Dubai: Emaar Properties yesterday raised Dh3.6 billion through a syndicated financing facility.

The facility consists of both Islamic and conventional components. An Emaar spokesperson told Gulf News that Dh2.8 billion of the facility is Islamic while Dh800 million is conventional.

Dubai Islamic Bank (DIB), National Bank of Abu Dhabi (NBAD) and Standard Chartered Bank acted as mandated lead arrangers and bookrunners.

"While Standard Chartered subscribed Dh1.8 billion of the facility, DIB and NBAD subscribed Dh1 billion and Dh0.8 billion, respectively," the Emaar spokesperson said.

The syndicated facility is secured against Dubai Mall and is priced 350 basis points above the benchmark rates.

In the third quarter of this year independent analysts had estimated the company's total cash requirement for the year at Dh12.2 billion by year-end.

"We expect the company to incur capex of Dh2.6 billion on its projects and operating expenses and interest cost of Dh2.9 billion in the same period," said a research note from Rasmala, an investment bank.

With the total liquidity of the company an estimated Dh13 billion, the report said Emaar faced a near-term financing requirement of Dh1 billion.

"Initially, the facility will be utilised to repay the existing $300 million facility taken in 2010. Subsequent drawdowns will be made in 2012 as required," Emaar said in a statement.

The remaining portion of the syndicated facility will be used for "repayment of other Emaar loans to extend the maturity from short term to long term," Emaar spokesperson said.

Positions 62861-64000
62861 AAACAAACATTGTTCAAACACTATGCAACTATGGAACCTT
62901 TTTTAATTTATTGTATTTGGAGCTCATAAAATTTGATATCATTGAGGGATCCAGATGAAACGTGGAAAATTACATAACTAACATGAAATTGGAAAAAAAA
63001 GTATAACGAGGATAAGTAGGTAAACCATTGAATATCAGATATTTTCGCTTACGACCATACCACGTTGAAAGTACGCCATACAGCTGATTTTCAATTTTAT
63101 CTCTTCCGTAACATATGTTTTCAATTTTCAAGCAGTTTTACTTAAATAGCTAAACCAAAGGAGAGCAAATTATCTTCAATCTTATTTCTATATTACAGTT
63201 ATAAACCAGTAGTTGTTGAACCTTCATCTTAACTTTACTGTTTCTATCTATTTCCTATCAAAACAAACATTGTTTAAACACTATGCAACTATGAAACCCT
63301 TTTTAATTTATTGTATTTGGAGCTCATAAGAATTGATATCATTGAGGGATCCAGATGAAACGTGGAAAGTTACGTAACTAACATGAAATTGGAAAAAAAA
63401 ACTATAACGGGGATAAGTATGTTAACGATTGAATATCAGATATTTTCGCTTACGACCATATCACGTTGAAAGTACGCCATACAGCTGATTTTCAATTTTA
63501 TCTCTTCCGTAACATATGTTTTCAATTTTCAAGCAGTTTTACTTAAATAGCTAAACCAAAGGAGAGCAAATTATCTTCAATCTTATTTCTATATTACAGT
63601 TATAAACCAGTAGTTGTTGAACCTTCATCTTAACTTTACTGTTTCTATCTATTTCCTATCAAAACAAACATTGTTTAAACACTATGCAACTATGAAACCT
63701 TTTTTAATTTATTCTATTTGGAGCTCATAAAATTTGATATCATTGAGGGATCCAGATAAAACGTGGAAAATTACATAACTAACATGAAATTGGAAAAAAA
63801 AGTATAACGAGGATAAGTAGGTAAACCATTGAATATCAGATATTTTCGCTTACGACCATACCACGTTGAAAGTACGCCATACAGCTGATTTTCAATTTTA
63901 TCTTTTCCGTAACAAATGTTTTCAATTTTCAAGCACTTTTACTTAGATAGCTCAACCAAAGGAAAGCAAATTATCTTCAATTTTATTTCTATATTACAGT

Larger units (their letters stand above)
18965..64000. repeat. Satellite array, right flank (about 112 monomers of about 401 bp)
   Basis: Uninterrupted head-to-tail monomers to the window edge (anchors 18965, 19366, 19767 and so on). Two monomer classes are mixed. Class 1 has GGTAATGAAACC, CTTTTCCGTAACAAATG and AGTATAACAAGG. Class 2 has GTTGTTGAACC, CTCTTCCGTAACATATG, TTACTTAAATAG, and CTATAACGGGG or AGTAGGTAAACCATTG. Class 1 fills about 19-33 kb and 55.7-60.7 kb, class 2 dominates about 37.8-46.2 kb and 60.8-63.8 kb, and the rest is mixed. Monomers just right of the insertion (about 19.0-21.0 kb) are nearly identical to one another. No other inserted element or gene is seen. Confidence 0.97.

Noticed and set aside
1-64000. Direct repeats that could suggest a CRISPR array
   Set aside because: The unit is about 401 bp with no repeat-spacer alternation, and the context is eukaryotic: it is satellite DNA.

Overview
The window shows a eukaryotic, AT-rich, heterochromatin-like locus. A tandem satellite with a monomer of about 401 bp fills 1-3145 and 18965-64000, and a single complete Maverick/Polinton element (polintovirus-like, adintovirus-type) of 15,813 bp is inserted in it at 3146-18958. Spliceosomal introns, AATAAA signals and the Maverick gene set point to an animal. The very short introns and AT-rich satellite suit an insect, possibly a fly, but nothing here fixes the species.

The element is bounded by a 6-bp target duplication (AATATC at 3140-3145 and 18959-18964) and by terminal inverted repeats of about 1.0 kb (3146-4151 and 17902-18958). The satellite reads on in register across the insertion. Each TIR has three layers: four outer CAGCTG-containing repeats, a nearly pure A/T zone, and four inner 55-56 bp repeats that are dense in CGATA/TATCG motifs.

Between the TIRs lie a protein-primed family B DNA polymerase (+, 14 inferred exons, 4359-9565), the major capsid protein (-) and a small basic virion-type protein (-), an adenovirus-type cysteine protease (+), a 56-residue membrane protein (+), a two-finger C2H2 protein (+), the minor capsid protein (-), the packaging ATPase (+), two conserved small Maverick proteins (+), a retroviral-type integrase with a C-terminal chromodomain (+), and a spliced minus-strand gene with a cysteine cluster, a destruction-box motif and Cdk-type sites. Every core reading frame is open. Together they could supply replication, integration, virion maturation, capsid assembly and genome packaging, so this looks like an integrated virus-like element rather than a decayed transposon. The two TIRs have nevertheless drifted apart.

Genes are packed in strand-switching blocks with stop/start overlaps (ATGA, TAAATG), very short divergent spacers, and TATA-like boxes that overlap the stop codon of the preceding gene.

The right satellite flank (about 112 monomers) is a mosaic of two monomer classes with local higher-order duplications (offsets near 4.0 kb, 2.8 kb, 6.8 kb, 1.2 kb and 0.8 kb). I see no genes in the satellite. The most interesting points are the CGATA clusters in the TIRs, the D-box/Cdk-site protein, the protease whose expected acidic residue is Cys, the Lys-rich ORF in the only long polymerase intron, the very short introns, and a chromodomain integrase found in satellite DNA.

Dual maturity

This facility will also assist in reducing the overall financing cost of Emaar due to the lower pricing achieved compared to existing borrowings.

The new facility has dual maturity with 50 per cent repayable in a bullet repayment after five years and the remainder amortised over eight years.

The company raised $500 million through a sukuk issue earlier this year. The sukuk has a maturity of 5.5 years and a yield of 8.5 per cent. Despite the challenging real estate market , analysts acknowledge the company's underlying financial strength and refinancing capability.

Moody's Investors Service recently upgraded the company's corporate family rating to Ba3 from B1.

The company's improved liquidity profile after it accessed debt capital markets and plans to arrange longer term debt were cited for the rating upgrade.


Mohammad Al Abbar, Chairman of Emaar Properties, yesterday said that the latest financing is a further testament to Emaar's ability to raise long-term finance at competitive pricing even in tougher economic conditions.

"Emaar has again been among the first to raise an eight-year financing in the regional markets with the assistance of our core partner banks, which reflects the superior value Emaar has created for its stakeholders through its iconic developments," Al Abbar said.

Emaar reported a net operating profit of Dh1.249 billion in the first nine months of 2011 as revenue reached Dh5.873 billion.